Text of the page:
13 risk management myths GRC professionals need to know

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Few functions are as misunderstood as risk management.

GRC professionals work tirelessly to comply with regulation, mitigate or manipulate risks, and help scale businesses.

But people still get plenty wrong about the profession – including GRC professionals themselves. We’re here to put 13 common risk management myths to rest.

Here's the list at a glance - let's dive straight in with a big one.


Myth 1: risk management is one department’s responsibility

Probably the most commonly held belief on this list.

To be fair, it is confusing. Yes, there’s someone with the specific title of Risk Manager. No, it’s not only their responsibility to manage risk.

Your risk strategy – along with the day to day identification and control of risks – is the work of your risk team, be that a one-person show or a full function.

But, as Pete Drucker once said, “culture eats strategy for breakfast.”

Paul Miller, Management Analyst at the National Institutes of Health, puts a bit more GRC meat on that bone.

“If an ERM program is only looking at organisational performance metrics to determine effectiveness, then these ERM programs are at risk of only seeing half the picture.

“Even the most comprehensive ERM framework requires the support of a positive organisational risk culture”.

But even risk culture is made more confusing than needed.

Take it from the IRM - it’s just the term describing the values, beliefs, knowledge, attitudes and understanding about risk shared by a group of people with a common purpose.

That final bit’s the key. Everyone in your business has a common purpose, and is therefore responsible for understanding the threats and opportunities that barrel your way.


Myth 2: risk management is just about compliance

Regulation is ramping up and the fines are rolling in – make no mistake, compliance is more vital than ever.

In fact, if it was a country, US regulation alone would be the the world's 8th largest economy.

But GRC done right isn’t just about ticking boxes and keeping an eye on those horizon scanning emails.

There are countless other business – and human – elements to it.


Myth 3: risk management is just about avoiding risk

GRC professionals need time to really understand risks. Become intimate with them. Decide if they’re a force for good or evil.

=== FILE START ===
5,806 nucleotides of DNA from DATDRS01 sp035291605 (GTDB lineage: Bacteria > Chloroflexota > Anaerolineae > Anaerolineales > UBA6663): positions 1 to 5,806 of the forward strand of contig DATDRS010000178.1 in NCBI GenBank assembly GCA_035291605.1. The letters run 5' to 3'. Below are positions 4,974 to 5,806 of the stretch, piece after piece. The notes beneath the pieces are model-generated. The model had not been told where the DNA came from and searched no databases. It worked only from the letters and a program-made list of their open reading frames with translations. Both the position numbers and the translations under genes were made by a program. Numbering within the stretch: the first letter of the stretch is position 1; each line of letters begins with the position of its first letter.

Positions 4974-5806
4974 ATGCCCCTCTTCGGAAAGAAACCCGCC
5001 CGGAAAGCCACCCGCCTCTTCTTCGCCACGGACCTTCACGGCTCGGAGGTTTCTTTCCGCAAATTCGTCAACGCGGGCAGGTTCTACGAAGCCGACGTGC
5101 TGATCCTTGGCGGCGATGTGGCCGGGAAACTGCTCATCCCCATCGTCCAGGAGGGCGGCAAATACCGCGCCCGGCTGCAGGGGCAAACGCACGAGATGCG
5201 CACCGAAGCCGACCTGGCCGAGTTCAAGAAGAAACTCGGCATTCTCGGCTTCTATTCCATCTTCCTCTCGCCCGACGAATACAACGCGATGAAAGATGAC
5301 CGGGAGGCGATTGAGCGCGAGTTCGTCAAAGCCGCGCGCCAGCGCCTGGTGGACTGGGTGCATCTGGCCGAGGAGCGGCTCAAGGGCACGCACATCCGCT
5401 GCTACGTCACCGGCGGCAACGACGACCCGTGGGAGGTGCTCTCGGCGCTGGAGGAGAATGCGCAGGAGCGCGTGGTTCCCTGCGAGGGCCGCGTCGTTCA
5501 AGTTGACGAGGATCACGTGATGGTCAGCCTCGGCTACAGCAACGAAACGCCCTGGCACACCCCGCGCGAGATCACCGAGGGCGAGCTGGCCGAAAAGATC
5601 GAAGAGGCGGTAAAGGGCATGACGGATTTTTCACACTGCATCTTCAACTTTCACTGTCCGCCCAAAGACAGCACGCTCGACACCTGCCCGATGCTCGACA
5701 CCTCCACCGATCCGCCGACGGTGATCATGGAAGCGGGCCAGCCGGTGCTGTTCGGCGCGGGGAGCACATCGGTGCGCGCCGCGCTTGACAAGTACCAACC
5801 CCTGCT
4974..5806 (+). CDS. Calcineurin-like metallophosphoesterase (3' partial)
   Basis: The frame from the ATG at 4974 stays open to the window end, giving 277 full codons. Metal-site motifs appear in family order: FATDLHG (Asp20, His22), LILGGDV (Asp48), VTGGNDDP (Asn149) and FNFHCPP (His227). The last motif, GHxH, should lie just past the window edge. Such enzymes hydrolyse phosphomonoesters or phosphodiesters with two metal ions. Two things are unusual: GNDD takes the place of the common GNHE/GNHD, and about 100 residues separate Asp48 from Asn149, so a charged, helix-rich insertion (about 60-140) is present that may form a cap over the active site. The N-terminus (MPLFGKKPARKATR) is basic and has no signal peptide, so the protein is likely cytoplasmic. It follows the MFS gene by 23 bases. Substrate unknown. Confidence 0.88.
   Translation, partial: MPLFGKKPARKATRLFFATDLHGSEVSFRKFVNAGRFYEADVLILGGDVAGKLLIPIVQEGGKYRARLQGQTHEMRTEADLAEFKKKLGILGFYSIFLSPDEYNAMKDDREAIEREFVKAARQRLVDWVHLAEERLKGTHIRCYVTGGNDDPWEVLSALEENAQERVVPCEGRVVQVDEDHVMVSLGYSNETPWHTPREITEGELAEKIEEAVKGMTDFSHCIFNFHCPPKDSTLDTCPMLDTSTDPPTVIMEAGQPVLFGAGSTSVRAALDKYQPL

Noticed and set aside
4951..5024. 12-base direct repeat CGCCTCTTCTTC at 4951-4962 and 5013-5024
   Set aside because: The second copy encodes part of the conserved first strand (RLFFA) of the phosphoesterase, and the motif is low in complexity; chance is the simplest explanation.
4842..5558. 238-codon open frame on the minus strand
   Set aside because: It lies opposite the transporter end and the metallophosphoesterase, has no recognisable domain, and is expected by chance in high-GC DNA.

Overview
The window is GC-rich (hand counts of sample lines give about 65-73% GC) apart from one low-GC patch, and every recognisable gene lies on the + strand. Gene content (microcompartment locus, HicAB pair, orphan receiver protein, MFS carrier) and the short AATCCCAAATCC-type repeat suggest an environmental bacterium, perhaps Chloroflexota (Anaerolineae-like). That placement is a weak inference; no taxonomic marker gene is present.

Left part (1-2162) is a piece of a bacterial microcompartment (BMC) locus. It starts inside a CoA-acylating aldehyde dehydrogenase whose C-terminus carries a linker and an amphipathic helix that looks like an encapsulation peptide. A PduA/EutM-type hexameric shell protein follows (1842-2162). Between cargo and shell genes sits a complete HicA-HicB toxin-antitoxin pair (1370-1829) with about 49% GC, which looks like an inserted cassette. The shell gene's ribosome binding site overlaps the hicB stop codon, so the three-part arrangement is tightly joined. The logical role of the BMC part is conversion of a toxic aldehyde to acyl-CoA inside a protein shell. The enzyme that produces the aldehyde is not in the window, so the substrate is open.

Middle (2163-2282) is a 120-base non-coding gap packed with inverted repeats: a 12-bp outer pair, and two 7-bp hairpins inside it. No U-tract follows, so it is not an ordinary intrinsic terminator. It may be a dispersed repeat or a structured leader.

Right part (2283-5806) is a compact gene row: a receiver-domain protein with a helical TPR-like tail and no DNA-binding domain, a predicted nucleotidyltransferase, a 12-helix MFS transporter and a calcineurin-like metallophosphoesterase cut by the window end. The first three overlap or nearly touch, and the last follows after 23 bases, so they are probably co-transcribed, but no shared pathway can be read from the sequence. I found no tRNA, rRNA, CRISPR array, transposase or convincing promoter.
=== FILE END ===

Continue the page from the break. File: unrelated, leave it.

A quote from Hannah Soulsby of Equals Money, saying "Risk management done right means understanding the breadth of risks an organisation might face and putting in place a plan for each which is suitable, measurable and achievable. Deploying resource in the right places - without creating blind spots - is the key to sound risk management."

That’s where the management aspect of risk management comes in.

And it’s more important than ever. Read our blog about its ongoing relevance here.


Myth 4: risk management is a one-time activity

The risks of 2023 aren’t the same as the risks of 2003.

The risks of this week may not even be the same as the risks of last week.

Unfortunately, risk management can’t be switched to Rest Mode. It’s a full-power, full-time activity, and while creating processes can and should have structure, the act of risk management itself has no start, middle, or end.

Put it this way: risk isn’t static – markets and hazards won’t stay still just because you’ve established a risk committee – so your risk management shouldn’t be, either.


Myth 5: risk management is too expensive/time-consuming

Of course there are costs associated with risk management.

Salaries, software, audits – it doesn’t come cheap.

But the costs of failing to manage risk aren't as widely discussed.

  • $4 million – the average revenue loss organisations face for a non-compliance event
  • $1.03 million – the average saved by businesses through regulatory monitoring
  • 45% - the increase in cost of non-compliance since 2011

And tackling risk being too time-consuming is a view usually brought about by looking at risk management as a nice-to-have rather than a business function like any other.

Like marketing or sales, true results take time, and risk management’s success is made harder to measure by the intangible parts of the job.

Risk functions can waste a lot of time on legacy processes, too. Manually searching for data, relying on spreadsheets – it isn’t all necessary.

Picking the right risk management software can save risk teams hours every week by keeping it all in one handy location and automating slower processes.

To find out more about why risk management software is becoming more widely used, read our blog on using RiskTech in an economic crisis.


Myth 6: Risk management is about eliminating all possible risks

There’s more to risk management than ticking risks off a list.

Risk practitioners aren’t a pest control squad. There are no hazmat suits. No end goal of total sanitation.

In fact, risk management doesn’t really have an end goal at all. It’s your job as a risk manager to help businesses mitigate, control, and even benefit from risks.

Yes, that ultimately means creating processes for identifying and tackling risks before they grow.

But like we mentioned before – that’s not a one-time thing. Sadly, GRC professionals don’t get to create the perfect risk management process and then sit back and relax.

“I dream of living in a world where we get rid of every possible risk. We all do” says Matt Rudd, Head of Product at RiskSmart and experienced Risk Analyst.